Saturday, October 25, 2008
sponsored by Jake's Furnishings

Lincoln College Museum changes name

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[October 25, 2008]  Lincoln College Museum changed its name to the Lincoln Heritage Museum at Lincoln College during a Lincoln/Logan County Chamber of Commerce mixer reception Thursday evening in the museum.

Ron Keller, museum curator, said the new name helps align the museum with its mission. "The museum tells the story of our proud legacy with Abraham Lincoln, and it also preserves our unique heritage so that all can learn about the history that we can be proud of," said Keller. "We hold some of the most unique items that relate directly to the Civil War and the time period of Abraham Lincoln. I think itís only fitting that our name reflects what we have."

CivicConstruction is currently under way for the new Lincoln Center, which will be the new home for the museum. Keller added that he looks forward to the much-anticipated new space. "As we look to the construction of the Lincoln Center, this name change is the first step towards realization of the honored place this museum will hold alongside the other great museums of the country," he said.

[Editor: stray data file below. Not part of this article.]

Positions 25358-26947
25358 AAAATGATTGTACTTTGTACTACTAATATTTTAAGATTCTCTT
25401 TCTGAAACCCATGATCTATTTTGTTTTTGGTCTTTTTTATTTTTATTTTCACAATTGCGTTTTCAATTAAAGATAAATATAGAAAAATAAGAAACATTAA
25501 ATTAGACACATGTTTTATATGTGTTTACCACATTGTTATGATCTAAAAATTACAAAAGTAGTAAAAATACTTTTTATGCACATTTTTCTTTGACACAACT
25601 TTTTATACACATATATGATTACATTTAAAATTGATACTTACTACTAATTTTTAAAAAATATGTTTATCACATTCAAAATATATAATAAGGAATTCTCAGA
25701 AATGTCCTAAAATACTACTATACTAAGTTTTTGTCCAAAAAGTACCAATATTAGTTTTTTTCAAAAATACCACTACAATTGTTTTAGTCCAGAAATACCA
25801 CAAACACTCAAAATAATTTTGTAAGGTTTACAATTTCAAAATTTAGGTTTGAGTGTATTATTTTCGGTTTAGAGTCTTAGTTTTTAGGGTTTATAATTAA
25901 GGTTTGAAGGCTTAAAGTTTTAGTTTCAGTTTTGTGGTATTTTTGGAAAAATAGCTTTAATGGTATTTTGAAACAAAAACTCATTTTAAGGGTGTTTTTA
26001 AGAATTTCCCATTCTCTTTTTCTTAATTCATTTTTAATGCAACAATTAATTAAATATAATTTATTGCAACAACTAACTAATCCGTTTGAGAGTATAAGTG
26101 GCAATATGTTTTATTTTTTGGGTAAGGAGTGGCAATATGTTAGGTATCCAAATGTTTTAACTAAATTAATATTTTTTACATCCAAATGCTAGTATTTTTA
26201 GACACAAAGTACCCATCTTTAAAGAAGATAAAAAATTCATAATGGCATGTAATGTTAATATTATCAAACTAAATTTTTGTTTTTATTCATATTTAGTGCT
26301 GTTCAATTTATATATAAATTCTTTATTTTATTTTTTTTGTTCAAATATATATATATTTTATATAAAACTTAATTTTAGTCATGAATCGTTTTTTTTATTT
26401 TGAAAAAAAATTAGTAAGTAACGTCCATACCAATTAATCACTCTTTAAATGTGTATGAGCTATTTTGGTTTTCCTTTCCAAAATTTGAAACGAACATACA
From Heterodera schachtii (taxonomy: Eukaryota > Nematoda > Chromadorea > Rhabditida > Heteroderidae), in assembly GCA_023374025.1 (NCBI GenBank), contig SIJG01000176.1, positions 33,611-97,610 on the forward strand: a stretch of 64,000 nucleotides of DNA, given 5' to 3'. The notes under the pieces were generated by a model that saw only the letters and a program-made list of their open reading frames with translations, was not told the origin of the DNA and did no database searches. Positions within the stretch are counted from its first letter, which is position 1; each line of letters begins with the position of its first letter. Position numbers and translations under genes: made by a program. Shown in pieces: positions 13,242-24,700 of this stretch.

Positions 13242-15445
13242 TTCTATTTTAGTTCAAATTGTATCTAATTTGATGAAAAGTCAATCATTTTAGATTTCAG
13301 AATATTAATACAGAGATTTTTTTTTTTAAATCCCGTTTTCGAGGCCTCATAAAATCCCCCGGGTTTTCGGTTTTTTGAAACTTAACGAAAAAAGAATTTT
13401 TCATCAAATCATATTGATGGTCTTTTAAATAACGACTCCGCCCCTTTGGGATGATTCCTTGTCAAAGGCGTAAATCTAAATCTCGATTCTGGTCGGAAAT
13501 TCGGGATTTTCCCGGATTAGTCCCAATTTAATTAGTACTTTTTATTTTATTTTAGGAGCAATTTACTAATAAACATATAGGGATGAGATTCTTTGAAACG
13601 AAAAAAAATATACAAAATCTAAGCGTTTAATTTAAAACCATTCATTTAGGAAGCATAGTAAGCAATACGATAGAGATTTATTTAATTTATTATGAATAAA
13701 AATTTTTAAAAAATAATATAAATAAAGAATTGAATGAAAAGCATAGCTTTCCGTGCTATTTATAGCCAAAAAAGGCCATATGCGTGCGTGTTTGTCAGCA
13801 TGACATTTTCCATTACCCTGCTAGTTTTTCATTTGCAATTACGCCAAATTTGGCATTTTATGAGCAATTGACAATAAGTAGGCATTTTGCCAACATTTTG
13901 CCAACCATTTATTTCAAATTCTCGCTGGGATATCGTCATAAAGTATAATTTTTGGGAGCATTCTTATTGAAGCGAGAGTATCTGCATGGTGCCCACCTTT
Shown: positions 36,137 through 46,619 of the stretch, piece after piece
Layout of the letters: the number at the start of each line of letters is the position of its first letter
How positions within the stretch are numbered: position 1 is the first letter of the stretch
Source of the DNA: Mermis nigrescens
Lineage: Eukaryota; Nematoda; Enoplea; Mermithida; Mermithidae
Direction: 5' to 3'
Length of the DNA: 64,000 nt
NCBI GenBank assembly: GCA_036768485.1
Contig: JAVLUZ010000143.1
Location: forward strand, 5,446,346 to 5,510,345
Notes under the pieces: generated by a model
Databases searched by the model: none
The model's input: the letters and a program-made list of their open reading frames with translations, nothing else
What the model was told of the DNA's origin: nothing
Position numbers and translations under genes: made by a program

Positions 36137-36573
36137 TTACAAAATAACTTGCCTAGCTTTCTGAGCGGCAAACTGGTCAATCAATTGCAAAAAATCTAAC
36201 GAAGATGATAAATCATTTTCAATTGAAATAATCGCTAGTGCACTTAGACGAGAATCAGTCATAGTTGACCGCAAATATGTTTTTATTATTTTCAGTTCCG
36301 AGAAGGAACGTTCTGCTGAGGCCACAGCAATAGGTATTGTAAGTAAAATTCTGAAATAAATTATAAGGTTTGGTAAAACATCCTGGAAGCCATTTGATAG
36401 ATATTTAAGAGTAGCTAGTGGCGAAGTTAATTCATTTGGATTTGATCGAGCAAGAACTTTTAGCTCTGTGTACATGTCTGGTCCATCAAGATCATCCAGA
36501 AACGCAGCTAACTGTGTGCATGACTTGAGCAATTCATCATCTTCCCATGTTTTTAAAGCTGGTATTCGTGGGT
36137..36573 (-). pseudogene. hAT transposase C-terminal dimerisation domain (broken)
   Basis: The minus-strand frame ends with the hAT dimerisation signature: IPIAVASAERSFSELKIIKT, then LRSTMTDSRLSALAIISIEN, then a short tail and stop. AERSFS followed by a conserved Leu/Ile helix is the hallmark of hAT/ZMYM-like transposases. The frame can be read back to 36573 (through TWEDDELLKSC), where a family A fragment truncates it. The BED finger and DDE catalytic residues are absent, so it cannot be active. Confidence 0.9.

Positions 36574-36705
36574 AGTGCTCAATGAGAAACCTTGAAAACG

The Lincoln College Museum was established in 1942 to honor the collection of Judge Lawrence B. Stringer, a 1887 graduate of Lincoln University. The Stringer collection of Abraham Lincoln memorabilia was once housed in the administration-chapel building that was destroyed by fire in 1969. Many of the items were kept in a fire-resistant vault, which prevented the loss of a majority of the historic materials.

The Lincoln Heritage Museum at Lincoln College proudly displays an original 1865 William Cogswell oil canvas portrait of Abraham Lincoln, as well as a collection of rare Civil War items from John Gehlbach, of Elkhart, an antique collector and longtime member of the Lincoln College board of trustees. The donation includes a Civil War drum and six Civil War recruitment broadsides that date back to 1863-64.

Just outside the entrance to the main exhibit area of the museum is the Hall of Presidents. This exhibit boasts a rare collection of original, signed letters and documents from every chief executive and some first ladies, as well as photographs, prints, biographical information and commemorative medals of the presidents.

[Text from file received from Lincoln College]





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